I love I See Sam, they are quality stories IMHO, with comprehension questions and challenges and in the later levels do a nice job building 'reading stamina' which is what she's basically working on now.

I like doing the leveled readers with her, even though she is also reading independently and well.

We read, and read aloud obviously...for mechanics we do spelling with All About Spelling now, and my eye is on Micheal Clay Thompson when she finishes up I See Sam, which leaves off at a 4th grade reading level and will give her the time to mature a bit before tackling Thompson which is generally considered to start around 3rd grade.
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#6 of 12 Old 08-19-2010, 12:51 PM
 
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My son was like this(he's 11 now).
There are many free sites or affordable workbooks out there to introduce her to the many parts of language arts, I would just show her a few things and watch how she feels about them but wouldn't invest in anything too planned or involved at this point.
I would stay focused on the fun and love of reading and wonderful story's and how great words can be before introducing any academic parts of language arts at least too seriously.

For us, reading and loving books is very different than the technical parts of language arts. I would start trying to get more out of the books she was reading like making drawings of her favorite characters or scenes, making dioramas, acting them out, making puppets or wherever her natural play takes her. Go online to the author or publishers websites to see if they have any downloadable projects or games or just things for fun, many of the best children's authors have the best websites.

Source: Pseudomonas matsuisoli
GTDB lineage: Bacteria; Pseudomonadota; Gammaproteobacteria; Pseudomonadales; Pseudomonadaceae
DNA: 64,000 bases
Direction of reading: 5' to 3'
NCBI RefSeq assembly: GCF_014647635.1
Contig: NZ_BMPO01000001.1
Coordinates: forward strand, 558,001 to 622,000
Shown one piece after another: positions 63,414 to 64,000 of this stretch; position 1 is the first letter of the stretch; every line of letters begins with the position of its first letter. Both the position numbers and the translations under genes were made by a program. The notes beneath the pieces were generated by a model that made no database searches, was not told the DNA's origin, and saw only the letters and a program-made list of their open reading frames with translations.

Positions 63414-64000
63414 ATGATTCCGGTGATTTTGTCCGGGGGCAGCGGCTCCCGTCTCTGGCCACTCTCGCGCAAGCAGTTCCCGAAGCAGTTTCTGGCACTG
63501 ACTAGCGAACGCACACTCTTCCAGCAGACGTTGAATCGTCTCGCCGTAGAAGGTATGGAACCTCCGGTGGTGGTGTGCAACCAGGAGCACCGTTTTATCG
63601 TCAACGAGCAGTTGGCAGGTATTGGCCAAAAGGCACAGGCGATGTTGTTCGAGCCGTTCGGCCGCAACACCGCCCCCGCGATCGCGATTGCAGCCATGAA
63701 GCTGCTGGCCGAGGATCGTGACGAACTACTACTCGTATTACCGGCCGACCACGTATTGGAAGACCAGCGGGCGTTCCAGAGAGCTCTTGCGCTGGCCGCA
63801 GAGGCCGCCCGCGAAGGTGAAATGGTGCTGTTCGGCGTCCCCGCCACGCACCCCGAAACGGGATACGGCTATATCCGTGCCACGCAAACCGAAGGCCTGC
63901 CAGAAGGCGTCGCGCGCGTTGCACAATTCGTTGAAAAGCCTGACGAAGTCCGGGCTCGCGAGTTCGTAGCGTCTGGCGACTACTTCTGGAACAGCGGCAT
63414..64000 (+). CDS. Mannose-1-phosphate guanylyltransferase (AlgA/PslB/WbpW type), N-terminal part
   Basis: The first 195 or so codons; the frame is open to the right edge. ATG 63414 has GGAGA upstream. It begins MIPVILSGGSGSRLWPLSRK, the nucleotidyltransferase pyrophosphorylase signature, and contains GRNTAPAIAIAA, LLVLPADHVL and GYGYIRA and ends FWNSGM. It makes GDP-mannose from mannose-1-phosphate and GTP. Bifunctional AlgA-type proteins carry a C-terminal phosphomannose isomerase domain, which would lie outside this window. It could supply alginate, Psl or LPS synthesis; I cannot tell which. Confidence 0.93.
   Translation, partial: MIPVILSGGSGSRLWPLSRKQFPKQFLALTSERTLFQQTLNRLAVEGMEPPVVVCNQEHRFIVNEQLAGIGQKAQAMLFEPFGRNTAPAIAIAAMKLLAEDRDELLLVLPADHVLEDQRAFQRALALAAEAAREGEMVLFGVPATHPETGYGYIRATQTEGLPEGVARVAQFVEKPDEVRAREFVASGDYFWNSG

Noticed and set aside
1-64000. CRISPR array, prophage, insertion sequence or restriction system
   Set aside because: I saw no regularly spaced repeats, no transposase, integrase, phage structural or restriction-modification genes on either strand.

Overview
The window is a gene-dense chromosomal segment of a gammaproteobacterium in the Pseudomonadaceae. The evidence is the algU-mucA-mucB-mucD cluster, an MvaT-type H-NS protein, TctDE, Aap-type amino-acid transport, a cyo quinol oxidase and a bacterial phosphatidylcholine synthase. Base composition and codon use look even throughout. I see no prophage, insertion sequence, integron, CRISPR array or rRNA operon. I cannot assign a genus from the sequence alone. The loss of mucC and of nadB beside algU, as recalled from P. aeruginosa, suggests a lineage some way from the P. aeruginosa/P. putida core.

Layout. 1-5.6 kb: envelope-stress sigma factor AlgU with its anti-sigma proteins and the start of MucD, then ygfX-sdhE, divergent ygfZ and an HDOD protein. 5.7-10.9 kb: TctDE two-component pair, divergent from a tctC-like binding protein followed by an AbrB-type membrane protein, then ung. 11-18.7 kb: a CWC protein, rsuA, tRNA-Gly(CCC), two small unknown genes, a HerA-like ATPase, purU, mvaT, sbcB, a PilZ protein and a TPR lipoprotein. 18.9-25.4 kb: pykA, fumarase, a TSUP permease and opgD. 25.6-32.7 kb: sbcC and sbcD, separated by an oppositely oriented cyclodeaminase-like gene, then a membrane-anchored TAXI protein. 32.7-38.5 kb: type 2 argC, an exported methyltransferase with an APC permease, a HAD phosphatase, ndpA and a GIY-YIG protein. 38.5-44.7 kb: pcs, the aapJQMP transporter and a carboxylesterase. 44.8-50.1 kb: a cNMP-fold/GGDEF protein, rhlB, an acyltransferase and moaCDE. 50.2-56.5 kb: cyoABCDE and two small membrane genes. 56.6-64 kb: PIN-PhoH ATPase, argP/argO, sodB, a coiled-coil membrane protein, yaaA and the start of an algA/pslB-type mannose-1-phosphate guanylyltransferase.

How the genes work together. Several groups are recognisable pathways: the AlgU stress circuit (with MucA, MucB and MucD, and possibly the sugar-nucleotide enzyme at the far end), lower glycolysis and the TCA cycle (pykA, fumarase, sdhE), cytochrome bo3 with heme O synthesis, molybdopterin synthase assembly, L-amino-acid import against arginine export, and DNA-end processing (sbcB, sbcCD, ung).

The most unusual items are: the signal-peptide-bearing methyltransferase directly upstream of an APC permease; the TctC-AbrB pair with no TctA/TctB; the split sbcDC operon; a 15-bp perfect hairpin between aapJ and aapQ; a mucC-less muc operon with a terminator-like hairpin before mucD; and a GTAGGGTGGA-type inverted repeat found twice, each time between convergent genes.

If anything I would introduce more opportunity for vocabulary expansion. Learning the latin roots is pretty easy. Vocabulary is actually one of our favorite subjects around here. There are many tools and toys out there that are fun exposure to words and their history and origins.
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#7 of 12 Old 08-19-2010, 02:56 PM
 
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My kids were all like this at age 5 and there's nothing I did from a language arts curriculum standpoint at that stage. They just continued reading good books, I continued reading good books to them. Eventually they all wanted to work on handwriting, so we did a workbook series starting at whatever age interested them (ages 7-11). A couple of them worked through the Editor-in-Chief series of workbooks for spelling, punctuation and grammar practice. Again, not at age 5. The earliest any of my kids started those was age 7. Their spelling improved pretty naturally over the first two or three years of them achieving reading fluency. They're all pretty visual, so they are all fantastic spellers. Their grammar and understanding of sentence structure also improved with their continued reading of good literature.

So ... you could do nothing formal at all. It worked for my kids.

Miranda

Mountain mama to three great kids and one great grown-up

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#8 of 12 Old 08-19-2010, 03:31 PM
 
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One thing I would definitely do is have her start a journal. There are so many ways to do this that don't have to focus a great deal on writing in the beginning. Her writing will blossom as handwriting becomes less of a frustration. You can give her a topic each day and ask her to draw a picture about it, and then write something, anything--whether it is a few letters to represent the picture, or a word, or a sentence. She can verbally elaborate, tell a story, etc. For topics, it can relate to a theme you are learning about or a book you have read, or something seasonal or holiday related. If she builds a block tower, or bakes a cake with you, or creates some kind of craft project, you can ask her to go get her journal and draw a picture of her creation and write something about it.